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Children’s hospital politics are sick

Horror does not adequately describe my reaction to the story that the children’s hospital (National Paediatric Hospital), had become a bone of “divergence” between the unhappy partners in this tatterdemalion Coalition.

Since the project was first mooted (how many years ago?), I have been an advocate of the Tallaght campus. I have expressed that opinion through your columns. Like everybody else seriously interested in this essential resource for our children, I have been willing to accept the assessment of a truly independent expert review. We were promised that during the last general election campaign. In due course, the new minister for health flew in two groups of experts. One, chosen by the Department of Health, examined the location — and, to nobody’s surprise, rubber-stamped the Mater site. The other consisted of the CEOs (ie “on the ground” day-by-day managers) of four of the top children’s hospitals in the world. This group had no function with regard to location but it identified no less than 14 serious issues in the inadequate design and likely malfunctioning of the hospital — as planned. These, they said, needed to be addressed immediately.

The common-sense action would have been to tell the development board to address these issues (see the Department of Health or the HSE websites).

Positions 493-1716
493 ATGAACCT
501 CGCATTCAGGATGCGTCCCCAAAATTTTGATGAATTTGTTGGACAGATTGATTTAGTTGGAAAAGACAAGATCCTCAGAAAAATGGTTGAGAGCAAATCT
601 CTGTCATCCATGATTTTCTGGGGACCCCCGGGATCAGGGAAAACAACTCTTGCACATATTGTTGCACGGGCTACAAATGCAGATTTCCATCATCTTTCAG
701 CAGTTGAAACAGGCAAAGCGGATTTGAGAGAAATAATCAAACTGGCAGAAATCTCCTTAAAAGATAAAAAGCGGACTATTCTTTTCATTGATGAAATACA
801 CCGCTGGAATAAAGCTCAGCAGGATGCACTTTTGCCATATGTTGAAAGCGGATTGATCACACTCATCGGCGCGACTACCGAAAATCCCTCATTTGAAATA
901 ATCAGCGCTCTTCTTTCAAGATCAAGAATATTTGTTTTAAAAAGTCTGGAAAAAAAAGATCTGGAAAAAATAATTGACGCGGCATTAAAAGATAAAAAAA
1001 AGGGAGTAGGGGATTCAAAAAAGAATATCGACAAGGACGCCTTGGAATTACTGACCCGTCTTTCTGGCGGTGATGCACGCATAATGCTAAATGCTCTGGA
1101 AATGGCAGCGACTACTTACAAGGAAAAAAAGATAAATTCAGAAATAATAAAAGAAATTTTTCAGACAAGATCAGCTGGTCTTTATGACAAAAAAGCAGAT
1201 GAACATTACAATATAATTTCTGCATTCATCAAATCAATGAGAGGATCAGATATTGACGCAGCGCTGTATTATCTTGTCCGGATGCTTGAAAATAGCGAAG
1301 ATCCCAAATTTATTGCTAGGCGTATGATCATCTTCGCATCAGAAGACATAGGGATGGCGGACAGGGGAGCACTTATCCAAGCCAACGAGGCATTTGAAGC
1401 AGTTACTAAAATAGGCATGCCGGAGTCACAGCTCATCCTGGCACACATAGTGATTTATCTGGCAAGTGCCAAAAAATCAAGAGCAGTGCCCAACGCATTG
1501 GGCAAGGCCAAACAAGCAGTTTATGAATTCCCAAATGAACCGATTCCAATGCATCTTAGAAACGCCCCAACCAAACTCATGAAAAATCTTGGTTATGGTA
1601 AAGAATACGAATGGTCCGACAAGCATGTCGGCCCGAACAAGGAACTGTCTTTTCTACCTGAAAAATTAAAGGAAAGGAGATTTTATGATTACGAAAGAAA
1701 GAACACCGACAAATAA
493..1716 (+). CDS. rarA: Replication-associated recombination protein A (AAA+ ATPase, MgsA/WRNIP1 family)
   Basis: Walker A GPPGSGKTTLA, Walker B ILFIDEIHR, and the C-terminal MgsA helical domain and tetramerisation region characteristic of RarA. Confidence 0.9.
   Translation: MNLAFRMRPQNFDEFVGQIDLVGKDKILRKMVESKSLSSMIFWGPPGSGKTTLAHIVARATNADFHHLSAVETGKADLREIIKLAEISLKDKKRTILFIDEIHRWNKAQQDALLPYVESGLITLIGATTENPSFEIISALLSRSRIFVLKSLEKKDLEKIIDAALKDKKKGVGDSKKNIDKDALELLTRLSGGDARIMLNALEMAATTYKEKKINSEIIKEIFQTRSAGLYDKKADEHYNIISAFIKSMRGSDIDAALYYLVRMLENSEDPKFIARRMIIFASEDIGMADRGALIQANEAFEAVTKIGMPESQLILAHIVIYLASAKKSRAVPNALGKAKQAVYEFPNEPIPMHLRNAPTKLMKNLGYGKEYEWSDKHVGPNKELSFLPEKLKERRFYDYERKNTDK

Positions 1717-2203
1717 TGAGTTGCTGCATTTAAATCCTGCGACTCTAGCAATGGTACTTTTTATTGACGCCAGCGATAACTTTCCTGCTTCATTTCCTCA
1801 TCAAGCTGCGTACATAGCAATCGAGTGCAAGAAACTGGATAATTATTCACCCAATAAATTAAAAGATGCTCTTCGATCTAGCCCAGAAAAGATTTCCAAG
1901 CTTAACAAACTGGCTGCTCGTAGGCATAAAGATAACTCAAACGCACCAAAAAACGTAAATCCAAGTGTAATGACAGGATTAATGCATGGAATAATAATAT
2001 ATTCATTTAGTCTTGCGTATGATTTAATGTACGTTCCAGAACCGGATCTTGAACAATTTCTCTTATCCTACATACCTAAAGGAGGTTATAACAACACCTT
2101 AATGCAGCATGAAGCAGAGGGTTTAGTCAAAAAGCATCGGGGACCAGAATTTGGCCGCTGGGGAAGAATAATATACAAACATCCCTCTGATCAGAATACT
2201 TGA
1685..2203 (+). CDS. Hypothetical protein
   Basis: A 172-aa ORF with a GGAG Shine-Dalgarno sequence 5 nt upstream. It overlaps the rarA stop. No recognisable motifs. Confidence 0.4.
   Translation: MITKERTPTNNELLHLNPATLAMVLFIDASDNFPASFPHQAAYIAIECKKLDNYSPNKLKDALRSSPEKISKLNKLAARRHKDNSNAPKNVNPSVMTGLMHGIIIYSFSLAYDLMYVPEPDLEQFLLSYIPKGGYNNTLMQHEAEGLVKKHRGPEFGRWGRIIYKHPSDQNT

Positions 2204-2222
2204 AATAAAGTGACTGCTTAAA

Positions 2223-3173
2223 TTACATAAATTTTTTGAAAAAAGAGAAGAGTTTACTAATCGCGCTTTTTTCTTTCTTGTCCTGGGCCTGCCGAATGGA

Instead, within days, when the four CEOs had hardly re-boarded their planes, Health Minister James Reilly ordered the development board to lodge a planning application based on the ‘old’ un-amended plans and design. After six months, delaying the project further, and the expenditure of considerable sums, this application was refused by An Bord Pleanala.

Eventually, the minister appointed the Dolphin group to make a recommendation — within weeks. It is now October and we find that, regardless of the intrinsic merits of any of the tabled ‘bids’ or proposals, (many of which have scrambled onto the table at the last moment), the entire project has become a battleground in the internecine domestic war within the Coalition.

The result will be a white-washed “ready-up”, designed to save the Government, not to save children.

Children will suffer all their lives — or even die — because this project has again and again been postponed. They, their parents, relatives and friends can hardly be expected easily to forgive those politically responsible. Or should that be “irresponsible”?

Maurice O’Connell

Fenit

Tralee

Co Kerry


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